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Friday April 16, 2010 - 15:51:02 GMT
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Does this thing come with an escape hatch?

There's an evenin' haze settlin' over town
Starlight by the edge of the creek
The buyin' power of the proletariat's gone down
Money's gettin' shallow and weak
Well, the place I love best is a sweet memory
It's a new path that we trod
They say low wages are a reality
If we want to compete abroad

My cruel weapons have been put on the shelf
Come sit down on my knee
You are dearer to me than myself
As you yourself can see
While I'm listening to the steel rails hum
Got both eyes tight shut
Just sitting here trying to keep the hunger from
Creeping it's way into my gut

—Bob Dylan, Workingman’s Blues #2

FX Trading –  Does this thing come with an escape hatch?

 Emerging-market stocks fell the most in a month after China acted to cool real-estate speculation. (Bloomberg)

Not sure if I got this correct, but one of those a-b-c-d-e triangles would be just about perfect now.  Why? Buy the rumor of China growth, and sell the news… [Chart not available in text format.]

…but of course there is more to this story…

Two points, with some interlinked sub-points, to justify the path projected in the chart above popped into my brain this morning.  Let me try and link them for you; the bottom line is the money flow at the margin thing.

Point #1: This ain’t your grandfather’s business cycle despite growing confidence about the coming V-shaped recovery.

The story starts out where most all economic stories start out—with Mr. Consumer.  

You may have noticed US jobless claims released yesterday didn’t show much improvement.  This could mean nothing, or it could suggest the rip-roaring recovery still has some convincing to do.  This economic note from Northern Trust we thought summed it up well [our emphasis]:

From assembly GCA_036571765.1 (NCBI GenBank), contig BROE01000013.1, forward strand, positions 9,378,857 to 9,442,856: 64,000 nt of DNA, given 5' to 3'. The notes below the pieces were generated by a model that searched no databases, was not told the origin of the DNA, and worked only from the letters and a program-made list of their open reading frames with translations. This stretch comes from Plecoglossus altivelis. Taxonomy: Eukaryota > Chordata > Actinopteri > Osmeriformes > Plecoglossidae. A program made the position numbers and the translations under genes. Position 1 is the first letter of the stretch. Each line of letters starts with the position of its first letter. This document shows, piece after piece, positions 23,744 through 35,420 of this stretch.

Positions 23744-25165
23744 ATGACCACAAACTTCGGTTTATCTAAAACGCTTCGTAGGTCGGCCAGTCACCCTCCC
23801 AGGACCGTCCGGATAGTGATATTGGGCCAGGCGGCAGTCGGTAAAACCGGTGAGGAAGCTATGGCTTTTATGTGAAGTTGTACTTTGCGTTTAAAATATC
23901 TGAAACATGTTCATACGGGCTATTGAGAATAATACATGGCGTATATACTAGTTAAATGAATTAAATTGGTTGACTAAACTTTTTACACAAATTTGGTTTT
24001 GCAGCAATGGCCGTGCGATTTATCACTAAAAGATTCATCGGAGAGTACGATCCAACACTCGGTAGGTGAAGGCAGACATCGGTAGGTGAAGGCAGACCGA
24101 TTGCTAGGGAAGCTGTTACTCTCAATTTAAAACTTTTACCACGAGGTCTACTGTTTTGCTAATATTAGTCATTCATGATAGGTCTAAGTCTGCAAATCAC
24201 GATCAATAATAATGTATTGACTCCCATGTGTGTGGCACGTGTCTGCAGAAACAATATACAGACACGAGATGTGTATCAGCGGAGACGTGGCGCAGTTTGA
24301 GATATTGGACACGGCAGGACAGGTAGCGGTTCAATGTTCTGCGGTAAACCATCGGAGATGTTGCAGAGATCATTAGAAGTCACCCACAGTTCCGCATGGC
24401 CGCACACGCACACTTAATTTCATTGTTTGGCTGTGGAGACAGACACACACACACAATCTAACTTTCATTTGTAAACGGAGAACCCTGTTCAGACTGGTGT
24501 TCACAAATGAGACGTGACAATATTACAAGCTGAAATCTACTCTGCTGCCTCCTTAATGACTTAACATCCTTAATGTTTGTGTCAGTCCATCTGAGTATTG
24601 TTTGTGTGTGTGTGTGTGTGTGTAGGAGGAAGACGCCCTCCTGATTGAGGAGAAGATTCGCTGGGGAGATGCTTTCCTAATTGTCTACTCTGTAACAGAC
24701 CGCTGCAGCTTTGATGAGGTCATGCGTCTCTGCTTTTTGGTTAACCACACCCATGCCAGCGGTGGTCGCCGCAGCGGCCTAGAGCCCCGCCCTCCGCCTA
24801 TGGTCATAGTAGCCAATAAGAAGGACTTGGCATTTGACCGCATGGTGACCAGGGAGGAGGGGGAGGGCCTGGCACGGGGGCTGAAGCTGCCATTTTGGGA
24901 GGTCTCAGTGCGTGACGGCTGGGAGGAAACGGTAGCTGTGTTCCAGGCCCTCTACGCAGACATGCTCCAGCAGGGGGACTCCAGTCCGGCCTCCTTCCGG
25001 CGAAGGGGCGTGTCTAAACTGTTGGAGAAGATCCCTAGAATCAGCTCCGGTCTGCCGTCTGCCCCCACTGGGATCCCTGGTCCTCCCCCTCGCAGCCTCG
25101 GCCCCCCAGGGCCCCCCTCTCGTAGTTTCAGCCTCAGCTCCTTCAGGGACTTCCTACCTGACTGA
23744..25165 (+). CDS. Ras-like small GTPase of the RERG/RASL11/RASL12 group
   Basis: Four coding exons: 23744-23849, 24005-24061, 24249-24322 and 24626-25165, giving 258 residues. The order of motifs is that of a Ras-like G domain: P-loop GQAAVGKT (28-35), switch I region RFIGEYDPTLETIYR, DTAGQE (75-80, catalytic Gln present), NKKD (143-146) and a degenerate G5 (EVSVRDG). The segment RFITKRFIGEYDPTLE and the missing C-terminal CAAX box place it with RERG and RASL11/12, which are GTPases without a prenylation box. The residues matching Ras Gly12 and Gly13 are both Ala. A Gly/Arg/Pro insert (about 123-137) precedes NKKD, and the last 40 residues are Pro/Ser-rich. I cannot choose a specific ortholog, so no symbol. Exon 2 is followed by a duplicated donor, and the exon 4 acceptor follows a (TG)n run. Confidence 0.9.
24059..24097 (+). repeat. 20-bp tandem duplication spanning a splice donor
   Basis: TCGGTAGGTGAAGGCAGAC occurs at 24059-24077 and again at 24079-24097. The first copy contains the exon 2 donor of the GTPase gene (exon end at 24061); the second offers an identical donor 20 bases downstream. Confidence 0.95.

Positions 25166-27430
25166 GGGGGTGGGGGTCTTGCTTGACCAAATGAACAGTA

Total continuing claims, inclusive of special programs, which lag initial jobless claims by two weeks, moved up to 10.536 million during the week ended March 27 vs. 10.489 million in the prior week.  This tally of continuing claims is holding above 10 million since the week ended November 21 (see chart 4).  Until we see a meaningful change in the trend of total continuing claims, the labor market situation is a source of significant concern.

[Chart not available in text format.]

We realize employment is a lagging indicator, but … any time now fellas…
This, the latest from the National Federation of Independent Business, produced by Chief Economist William C. Dunkelberg, in its Small Business Economics Trend survey for March:

“…the pessimism persists.  The March reading is very low and headed in the wrong direction, very inconsistent with the notion that the economy is recovering and that job growth has strength.   The Index has posted 7 consecutive quarterly readings below 90.  There is nothing magic about 90, other than it is an historically low reading and, in comparison, there was only one quarterly reading below 90 in the 1980-1982 recession period.  Job creation and capital expenditure plans weakened, 9 of the 10 Index components fell or were unchanged from February’s not-so-great readings.  Not the picture of an ‘expansion’.”

[Chart not available in text format.]

Needless to say, the US and Eurozone economies dumped jobs with an incredible viciousness thanks to the credit crunch.  Without jobs returning, Mr. Consumer will have trouble returning to his old glory. 

Let’s look at the number of unemployed another way.  If we add up the jobs lost since the credit crunch, roughly by looking at the charts above, we can say that China has lost the full buying power of about 15-16 million Western consumers. 

You can see the initial hit to China’s exports was quite dramatic, they have since recovered, despite the fact that US and European unemployed have not.    

[Chart not available in text format.]